Legacies and departures
Editor: Janet Clare

This volume challenges a traditional period divide of 1660, exploring continuities with the decades of civil war, the Republic and Restoration and shedding new light on religious, political and cultural conditions before and after the restoration of church and monarchy. The volume marks a significant development in transdisciplinary studies, including, as it does, chapters on political theory, religion, poetry, pamphlets, theatre, opera, portraiture, scientific experiment and philosophy. Chapters show how unresolved issues at national and local level, residual republicanism and religious dissent, were evident in many areas of Restoration life, and recorded in plots against the regime, memoirs, diaries, historical writing, pamphlets and poems. An active promotion of forgetting, the erasing of memories of the Republic and the reconstruction of the old order did not mend the political, religious and cultural divisions that had opened up during the civil wars. In examining such diverse genres as women’s writing, the prayer book, prophetic writings, the publications of the Royal Society, histories of the civil wars by Clarendon and Hobbes, the poetry and prose of Milton and Marvell, plays and opera, court portraiture and political cartoons the volume substantiates its central claim that the Restoration was conditioned by continuity and adaptation of linguistic and artistic discourses.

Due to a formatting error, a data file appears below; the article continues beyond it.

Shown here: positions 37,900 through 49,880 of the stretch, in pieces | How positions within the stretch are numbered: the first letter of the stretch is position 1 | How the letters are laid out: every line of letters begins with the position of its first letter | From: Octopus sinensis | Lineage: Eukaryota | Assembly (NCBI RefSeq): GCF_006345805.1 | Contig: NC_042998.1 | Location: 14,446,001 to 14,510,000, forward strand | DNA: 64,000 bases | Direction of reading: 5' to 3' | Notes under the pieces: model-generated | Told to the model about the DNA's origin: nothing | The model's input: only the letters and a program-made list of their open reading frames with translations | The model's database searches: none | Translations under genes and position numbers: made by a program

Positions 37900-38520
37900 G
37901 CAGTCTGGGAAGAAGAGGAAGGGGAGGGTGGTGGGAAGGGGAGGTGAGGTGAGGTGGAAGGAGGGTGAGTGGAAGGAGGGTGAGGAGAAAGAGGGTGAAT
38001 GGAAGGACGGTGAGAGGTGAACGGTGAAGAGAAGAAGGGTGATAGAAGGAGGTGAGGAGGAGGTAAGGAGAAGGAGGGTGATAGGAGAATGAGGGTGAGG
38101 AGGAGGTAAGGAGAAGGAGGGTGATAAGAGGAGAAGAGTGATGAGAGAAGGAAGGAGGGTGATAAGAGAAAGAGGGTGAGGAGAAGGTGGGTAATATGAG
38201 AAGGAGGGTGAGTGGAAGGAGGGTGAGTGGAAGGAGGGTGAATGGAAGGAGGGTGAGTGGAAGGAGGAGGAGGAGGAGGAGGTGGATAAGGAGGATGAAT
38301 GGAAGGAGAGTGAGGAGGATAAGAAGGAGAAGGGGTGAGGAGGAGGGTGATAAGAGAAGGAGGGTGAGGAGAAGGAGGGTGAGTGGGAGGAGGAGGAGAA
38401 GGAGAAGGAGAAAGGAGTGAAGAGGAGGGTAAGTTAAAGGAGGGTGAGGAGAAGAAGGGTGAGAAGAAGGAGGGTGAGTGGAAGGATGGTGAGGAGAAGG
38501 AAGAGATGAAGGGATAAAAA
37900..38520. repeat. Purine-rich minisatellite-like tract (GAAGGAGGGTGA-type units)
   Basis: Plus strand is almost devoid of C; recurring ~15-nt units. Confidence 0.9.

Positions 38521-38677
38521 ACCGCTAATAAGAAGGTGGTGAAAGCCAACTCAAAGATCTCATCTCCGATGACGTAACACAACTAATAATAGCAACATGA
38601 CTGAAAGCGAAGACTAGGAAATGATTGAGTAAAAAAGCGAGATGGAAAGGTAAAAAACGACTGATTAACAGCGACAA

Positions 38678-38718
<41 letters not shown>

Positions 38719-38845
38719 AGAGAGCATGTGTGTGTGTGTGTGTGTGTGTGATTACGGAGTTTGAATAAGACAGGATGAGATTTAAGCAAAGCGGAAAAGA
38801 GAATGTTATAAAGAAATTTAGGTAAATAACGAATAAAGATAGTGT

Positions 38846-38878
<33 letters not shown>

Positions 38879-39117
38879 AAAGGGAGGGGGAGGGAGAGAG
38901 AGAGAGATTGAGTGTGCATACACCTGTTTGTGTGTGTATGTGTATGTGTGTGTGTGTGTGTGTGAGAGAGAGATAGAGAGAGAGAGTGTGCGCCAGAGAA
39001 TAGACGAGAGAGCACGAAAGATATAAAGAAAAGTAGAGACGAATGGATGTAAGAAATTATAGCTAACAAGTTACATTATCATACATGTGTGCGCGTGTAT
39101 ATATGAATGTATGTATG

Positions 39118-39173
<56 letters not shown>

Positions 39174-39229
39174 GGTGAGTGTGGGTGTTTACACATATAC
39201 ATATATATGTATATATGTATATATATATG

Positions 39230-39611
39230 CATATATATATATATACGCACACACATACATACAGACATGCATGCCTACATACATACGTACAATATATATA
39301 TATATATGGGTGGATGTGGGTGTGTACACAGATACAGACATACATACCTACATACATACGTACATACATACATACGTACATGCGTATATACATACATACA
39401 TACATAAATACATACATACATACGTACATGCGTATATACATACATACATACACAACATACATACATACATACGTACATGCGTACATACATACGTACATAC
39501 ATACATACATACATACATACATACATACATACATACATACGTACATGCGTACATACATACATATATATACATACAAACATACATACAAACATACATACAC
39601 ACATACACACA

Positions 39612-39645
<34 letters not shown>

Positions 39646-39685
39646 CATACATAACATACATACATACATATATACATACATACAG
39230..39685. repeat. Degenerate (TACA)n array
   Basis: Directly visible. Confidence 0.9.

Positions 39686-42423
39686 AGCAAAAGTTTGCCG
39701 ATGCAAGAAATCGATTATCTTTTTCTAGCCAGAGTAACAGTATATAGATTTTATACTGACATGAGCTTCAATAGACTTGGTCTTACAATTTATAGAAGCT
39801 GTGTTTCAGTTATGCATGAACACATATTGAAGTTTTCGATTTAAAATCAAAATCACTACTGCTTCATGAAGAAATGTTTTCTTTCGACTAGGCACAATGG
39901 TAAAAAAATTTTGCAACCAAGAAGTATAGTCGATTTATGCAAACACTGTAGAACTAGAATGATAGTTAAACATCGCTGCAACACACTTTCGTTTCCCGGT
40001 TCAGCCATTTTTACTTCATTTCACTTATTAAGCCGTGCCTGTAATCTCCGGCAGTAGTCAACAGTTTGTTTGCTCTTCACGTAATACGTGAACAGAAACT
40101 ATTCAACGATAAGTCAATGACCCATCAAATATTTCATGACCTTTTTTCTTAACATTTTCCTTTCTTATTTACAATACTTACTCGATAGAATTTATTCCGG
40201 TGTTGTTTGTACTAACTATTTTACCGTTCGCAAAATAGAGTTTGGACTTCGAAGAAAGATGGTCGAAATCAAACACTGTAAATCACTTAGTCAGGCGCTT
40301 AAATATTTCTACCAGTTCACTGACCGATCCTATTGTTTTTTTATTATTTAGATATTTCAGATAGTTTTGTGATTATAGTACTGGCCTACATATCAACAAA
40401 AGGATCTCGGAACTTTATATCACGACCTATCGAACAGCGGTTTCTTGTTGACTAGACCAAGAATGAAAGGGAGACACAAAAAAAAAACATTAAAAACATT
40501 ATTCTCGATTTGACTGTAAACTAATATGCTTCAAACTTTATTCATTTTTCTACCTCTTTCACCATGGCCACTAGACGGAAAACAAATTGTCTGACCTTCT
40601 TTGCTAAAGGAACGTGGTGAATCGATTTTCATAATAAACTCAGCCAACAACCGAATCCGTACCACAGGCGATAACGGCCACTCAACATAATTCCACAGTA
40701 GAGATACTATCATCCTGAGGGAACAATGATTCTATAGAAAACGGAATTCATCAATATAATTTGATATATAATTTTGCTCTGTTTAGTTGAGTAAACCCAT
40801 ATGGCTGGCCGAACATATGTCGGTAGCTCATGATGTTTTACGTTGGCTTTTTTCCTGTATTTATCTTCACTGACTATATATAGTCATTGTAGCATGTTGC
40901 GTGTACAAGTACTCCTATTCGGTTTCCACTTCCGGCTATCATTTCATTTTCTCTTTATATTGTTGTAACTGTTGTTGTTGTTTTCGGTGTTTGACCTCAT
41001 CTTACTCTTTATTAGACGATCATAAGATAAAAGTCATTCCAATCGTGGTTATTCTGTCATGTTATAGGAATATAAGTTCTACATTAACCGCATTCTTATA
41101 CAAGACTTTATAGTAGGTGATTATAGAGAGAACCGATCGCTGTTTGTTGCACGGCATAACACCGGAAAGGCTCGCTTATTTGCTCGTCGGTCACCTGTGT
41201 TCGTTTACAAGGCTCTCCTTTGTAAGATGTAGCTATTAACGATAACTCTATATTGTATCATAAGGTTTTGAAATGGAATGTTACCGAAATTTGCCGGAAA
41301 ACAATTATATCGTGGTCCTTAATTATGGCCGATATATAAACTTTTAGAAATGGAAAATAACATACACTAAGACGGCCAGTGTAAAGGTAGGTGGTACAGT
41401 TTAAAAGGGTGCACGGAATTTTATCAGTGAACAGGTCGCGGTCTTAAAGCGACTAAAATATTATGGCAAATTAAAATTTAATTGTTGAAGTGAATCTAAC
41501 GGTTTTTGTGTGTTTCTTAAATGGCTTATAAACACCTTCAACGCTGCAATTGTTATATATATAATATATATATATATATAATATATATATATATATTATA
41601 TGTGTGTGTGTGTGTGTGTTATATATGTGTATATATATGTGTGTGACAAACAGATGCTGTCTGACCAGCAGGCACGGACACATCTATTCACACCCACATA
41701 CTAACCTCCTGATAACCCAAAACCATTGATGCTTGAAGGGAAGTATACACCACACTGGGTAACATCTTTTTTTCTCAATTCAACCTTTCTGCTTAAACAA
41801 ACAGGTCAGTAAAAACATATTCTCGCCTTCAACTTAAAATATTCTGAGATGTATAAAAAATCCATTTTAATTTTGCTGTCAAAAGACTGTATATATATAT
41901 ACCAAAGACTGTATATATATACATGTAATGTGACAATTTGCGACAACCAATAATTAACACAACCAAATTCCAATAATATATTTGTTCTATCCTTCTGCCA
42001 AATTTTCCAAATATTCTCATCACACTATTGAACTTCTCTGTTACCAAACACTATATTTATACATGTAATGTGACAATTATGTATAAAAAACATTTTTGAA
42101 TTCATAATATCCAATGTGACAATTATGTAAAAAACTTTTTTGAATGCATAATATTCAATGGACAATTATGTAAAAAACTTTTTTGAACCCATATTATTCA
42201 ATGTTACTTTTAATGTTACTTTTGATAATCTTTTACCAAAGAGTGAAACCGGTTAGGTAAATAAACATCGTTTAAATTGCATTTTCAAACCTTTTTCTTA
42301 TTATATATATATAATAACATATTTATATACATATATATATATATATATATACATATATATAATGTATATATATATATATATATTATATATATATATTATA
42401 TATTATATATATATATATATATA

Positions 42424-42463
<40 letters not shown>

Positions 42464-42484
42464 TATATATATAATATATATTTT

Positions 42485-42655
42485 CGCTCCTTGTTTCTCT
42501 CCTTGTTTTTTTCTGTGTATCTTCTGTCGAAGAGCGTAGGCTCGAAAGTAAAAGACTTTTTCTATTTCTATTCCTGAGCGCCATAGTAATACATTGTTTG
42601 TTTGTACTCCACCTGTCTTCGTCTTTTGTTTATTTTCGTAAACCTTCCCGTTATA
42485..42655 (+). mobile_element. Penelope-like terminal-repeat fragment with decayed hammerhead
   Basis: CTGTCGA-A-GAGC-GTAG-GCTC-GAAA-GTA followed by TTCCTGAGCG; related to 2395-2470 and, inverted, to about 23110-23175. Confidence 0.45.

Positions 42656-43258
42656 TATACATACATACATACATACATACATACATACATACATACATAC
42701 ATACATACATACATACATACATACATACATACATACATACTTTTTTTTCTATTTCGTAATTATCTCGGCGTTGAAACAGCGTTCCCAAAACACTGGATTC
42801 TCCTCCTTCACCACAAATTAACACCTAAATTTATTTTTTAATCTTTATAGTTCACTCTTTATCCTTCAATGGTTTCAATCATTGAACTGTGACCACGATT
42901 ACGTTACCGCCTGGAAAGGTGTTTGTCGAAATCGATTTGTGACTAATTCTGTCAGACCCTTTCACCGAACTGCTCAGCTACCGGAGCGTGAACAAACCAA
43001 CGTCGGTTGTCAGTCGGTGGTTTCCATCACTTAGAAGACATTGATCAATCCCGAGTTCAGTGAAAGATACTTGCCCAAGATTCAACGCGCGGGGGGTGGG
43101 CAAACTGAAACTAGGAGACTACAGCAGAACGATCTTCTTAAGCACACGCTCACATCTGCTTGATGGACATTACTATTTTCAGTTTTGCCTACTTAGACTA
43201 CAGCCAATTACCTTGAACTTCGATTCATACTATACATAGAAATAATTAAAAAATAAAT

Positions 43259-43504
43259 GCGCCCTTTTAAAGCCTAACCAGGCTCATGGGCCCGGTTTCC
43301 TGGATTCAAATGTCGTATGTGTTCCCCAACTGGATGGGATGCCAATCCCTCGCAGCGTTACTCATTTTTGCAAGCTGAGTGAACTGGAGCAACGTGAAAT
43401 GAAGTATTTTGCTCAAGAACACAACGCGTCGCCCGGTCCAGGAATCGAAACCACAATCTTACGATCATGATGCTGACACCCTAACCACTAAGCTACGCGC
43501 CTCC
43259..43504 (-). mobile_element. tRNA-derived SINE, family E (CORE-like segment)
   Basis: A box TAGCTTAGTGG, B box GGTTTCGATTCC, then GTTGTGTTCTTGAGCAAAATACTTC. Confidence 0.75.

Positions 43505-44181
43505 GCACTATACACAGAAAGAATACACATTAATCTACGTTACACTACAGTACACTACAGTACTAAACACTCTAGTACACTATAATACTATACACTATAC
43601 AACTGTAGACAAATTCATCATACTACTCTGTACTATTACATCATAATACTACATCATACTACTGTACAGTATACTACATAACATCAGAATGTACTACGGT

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From Republic to Restoration
Janet Clare
in From Republic to Restoration
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Reframing drama, 1649– 65
Janet Clare

This chapter challenges conventional and critically resilient scholarly periodization of theatre in which 1660 is seen as inaugurating innovative theatre practice. It demonstrates that the reframing of the drama by William Davenant and Richard Flecknoe during the 1650s left a legacy to the Restoration, a legacy that in texts of the 1660s Davenant and Flecknoe attempted to obviate. Theatre historians have been subsequently reluctant to acknowledge continuities in dramatic practice and theatre production. This chapter argues that the influence of the drama of the 1650s was wide-ranging. Reformed aesthetics, the scenic stage, the female performer, political satire and the representation of love and honour in new world contexts, all aspects of the production of Commonwealth drama, are variously reconstituted in plays of the Restoration stage.

in From Republic to Restoration